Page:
$accessToken = WebUtility::extractAccessTokenFromQuery($request);

In addition, the class provides extractAccessToken() method that tries the three methods above in the order until an access token is found.

// Try the three ways defined in the RFC 6750
// until an access token is found.
$accessToken = WebUtility::extractAccessToken($request);

authlete-laravel library provides AccessTokenValidator class for access token validation.

An access token can be validated by doing:

  1. Create an instance by passing an implementation of the AuthleteApi interface to the constructor,
  2. Set an access token to be validated by setAccessToken() method,
  3. Set conditions for validation by setRequiredScopes() methods and other methods, and
  4. Call validate() method.

The snippet below is confirming that the access token covers at least email scope and profile scope.

// The access token to be validated.
$accessToken = ...;
// An instance that implements the AuthleteApi interface
$api = ...;
// Create an instance of AccessTokenValidator
$validator = new AccessTokenValidator($api);
// Set the access token.
$validator->setAccessToken($accessToken);
// Scopes required to access the API.
$requiredScopes = array('email', 'profile');
$validator->setRequiredScopes($requiredScopes);
// Validate the access token.
$valid = $validator->validate();

The implementation of validate() method internally calls Authlete’s /api/auth/introspection API. After the call of validate() method, if the internal API call has succeeded, the response from /api/auth/introspection API can be obtained by getIntrospectionResponse() method.

// The response from /api/auth/introspection API.
// An instance of \Authlete\Dto\IntrospectionResponse class.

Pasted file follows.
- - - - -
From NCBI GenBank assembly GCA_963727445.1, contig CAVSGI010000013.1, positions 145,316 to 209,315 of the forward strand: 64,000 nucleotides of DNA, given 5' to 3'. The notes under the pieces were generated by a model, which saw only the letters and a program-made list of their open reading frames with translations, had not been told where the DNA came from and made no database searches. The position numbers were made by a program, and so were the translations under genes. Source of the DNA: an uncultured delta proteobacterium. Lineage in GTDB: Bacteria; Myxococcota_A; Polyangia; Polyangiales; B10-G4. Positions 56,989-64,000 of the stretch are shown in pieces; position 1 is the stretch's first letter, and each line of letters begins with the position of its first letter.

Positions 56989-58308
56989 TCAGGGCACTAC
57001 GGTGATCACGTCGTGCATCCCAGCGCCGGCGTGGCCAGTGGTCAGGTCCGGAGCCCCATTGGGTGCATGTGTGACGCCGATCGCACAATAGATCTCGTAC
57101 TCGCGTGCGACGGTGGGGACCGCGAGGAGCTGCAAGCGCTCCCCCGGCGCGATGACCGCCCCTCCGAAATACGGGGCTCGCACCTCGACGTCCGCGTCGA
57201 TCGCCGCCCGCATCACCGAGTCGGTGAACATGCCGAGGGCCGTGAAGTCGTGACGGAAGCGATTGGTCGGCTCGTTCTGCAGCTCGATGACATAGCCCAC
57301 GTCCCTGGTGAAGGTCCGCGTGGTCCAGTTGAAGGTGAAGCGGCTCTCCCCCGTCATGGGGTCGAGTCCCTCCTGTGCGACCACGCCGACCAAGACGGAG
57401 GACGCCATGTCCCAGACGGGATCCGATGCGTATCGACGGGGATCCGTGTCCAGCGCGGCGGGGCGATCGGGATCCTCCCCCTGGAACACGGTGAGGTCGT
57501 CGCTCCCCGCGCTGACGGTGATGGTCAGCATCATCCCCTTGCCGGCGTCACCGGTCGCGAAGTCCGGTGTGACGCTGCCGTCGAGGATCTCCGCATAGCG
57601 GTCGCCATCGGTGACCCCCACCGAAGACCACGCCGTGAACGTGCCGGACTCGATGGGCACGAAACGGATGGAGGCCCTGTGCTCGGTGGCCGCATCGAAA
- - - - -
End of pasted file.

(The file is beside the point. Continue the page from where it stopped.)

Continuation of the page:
$introspectionResponse = $validator->getIntrospectionResponse();

getIntrospectionResponse() method returns an instance of IntrospectionResponse class. Information about the access token such as the client ID and the user identifier can be obtained from the instance.

// The ID of the client application to which
// the access token has been issued.
$clientId = $introspectionResponse->getClientId();
// The ID of the user who has granted authorization
// to the client application.
$subject = $introspectionResponse->getSubject();
// Scopes covered by the access token.
$scopes = $introspectionResponse->getScopes();

If the access token is invalid or the API call to /api/auth/introspection has failed, getErrorResponse() method returns an error response that should be returned to the client application.

// An error response to the client application.
// An instance of \Illuminate\Http\Response class.
$errorResponse = $validator->getErrorResponse();

Since the type of the instance returned from getErrorResponse() method is \Illuminate\Http\Response, the instance can be used as a response from the controller.

// If the access token is not valid.
if (!$validator->validate())
{
// Return an error response that conforms to RFC 6750.
return $validator->getErrorResponse();
}